Sprint Nextel Corporation (NYSE:S) and DISH Network Corp. (NASDAQ:DISH) continue to fight over Clearwire Corporation (NASDAQ:CLWR), a company that has never earned a profit but owns valuable wireless spectrum. In December 2012, Sprint Nextel Corporation (NYSE:S) made a $2.2 billion cash offer for Clearwire Corporation (NASDAQ:CLWR) that was below the prevailing stock price, though it was significantly above Clearwire’s average price for the year. Seeing potential value, DISH Network Corp. (NASDAQ:DISH) made a conditional $2.5 billion offer in January that put Sprint’s ambitions temporarily on hold. So, do investors have a play here?
Clearwire Corporation (NASDAQ:CLWR) has spent the past few years building the first 4G wireless network in the U.S., capable of providing better reliability and enhanced data capacity as consumer data usage skyrockets. The wireless industry currently estimates that domestic mobile data consumption will rise 92% annually between 2010 and 2015. As of December 2012, Clearwire’s network covered 137 million people in 80 markets around the country.
Obviously, a network build-out comes at a heavy cost, with Clearwire Corporation (NASDAQ:CLWR) reporting $7.5 billion in operating losses over the past five years. While the company has been funded by an enviable list of corporate sponsors, including Intel Corporation (NASDAQ:INTC), Comcast Corporation(NASDAQ:CMCSA), and Google Inc (NASDAQ:GOOG), Sprint Nextel Corporation (NYSE:S) has provided most of Clearwire’s financing. In addition, Sprint Nextel Corporation (NYSE:S) is Clearwire’s primary wholesale customer and previously paid $925 million for unlimited use of Clearwire’s 4G network through the end of 2013.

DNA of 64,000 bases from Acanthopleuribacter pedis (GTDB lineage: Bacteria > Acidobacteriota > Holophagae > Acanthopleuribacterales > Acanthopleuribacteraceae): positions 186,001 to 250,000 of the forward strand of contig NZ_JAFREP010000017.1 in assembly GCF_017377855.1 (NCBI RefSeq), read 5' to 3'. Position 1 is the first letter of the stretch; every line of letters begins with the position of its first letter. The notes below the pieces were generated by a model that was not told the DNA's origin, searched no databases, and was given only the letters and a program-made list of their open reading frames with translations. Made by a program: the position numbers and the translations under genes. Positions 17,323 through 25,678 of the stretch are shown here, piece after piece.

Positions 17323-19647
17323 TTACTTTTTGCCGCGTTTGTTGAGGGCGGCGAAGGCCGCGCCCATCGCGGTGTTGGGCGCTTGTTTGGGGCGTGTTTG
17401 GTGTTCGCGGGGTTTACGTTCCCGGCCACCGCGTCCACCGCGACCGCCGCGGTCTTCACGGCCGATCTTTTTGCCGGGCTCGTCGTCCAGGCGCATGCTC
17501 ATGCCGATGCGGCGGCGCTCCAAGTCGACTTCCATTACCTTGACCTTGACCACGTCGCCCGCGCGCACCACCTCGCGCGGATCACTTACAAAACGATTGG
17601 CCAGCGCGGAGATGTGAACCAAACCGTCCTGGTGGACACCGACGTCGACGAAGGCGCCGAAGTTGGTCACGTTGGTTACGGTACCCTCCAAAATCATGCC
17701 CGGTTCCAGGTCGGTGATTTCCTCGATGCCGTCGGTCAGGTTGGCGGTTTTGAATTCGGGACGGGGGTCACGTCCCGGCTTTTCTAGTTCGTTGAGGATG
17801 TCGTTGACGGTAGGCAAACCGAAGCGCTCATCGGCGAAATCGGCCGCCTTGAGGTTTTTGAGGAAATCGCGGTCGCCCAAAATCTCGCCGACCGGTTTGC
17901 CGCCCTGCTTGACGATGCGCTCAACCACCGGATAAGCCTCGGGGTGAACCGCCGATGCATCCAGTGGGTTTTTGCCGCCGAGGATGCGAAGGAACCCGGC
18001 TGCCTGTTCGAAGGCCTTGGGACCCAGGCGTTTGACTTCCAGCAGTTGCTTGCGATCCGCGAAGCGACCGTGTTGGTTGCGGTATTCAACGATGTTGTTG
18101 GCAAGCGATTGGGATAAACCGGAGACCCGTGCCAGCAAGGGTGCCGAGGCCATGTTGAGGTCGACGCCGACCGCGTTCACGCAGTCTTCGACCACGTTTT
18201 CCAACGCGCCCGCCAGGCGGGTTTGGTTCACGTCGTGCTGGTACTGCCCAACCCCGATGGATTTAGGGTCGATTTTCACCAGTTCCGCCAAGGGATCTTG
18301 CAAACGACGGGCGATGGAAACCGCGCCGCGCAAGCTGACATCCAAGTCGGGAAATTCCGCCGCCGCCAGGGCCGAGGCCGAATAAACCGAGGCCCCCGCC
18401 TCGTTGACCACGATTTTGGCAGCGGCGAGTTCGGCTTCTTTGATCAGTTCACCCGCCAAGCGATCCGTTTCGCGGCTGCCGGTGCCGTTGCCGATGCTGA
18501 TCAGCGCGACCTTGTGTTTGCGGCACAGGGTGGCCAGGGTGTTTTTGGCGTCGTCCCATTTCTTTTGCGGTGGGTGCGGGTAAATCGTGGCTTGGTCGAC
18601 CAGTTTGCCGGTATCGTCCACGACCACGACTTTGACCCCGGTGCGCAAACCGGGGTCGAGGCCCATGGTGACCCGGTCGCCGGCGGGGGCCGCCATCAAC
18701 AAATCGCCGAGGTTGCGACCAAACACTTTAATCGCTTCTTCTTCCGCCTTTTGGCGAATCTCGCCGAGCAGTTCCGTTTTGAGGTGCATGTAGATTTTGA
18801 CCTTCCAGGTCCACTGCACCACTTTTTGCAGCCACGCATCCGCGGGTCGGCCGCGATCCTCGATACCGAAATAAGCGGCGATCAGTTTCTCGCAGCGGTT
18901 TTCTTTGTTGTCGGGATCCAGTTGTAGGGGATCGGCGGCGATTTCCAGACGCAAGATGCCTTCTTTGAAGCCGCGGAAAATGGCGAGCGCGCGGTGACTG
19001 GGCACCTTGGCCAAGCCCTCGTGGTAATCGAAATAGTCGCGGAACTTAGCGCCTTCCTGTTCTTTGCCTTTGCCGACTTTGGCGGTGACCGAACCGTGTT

Clearwire has no “clear” path to profitability under its current business model. While it has a retail business, the company relies heavily on its wholesale customer base, some of which are building their own 4G networks. In FY2012, Clearwire reported a 0.9% increase in total revenues, but it generated $1.4 billion in operating losses. More importantly, operating cash flow was deeply negative and the company required additional debt financing to meet its capital expenditure outlays.
On the flipside, Sprint has poured significant resources into Clearwire and relies on the company for additional network capacity and 4G services. While the company is also highly leveraged, it found a white knight when Softbank agreed to purchase a majority interest in the company in October 2012, which included $5 billion to fund the acquisition of Clearwire. The funding also gives Sprint much needed financing for the shutdown of Nextel and the modernization of its own network.
In FY2012, Sprint’s financial results were weak as the company has been only marginally successful at migrating Nextel customers over to Sprint services. For the period, Sprint’s revenues rose 5.1%, but it reported a $1.8 billion operating loss. While the company’s landline business was weak due to a declining subscriber base, its wireless business was hurt by a 12% increase in the costs of subsidizing its customers’ smartphone purchases. However, Sprint’s network consolidation actions and its rising wireless subscriber base should lead to higher future profitability, with adjusted operating profit expected to be between $5.2 billion and $5.5 billion in FY2013.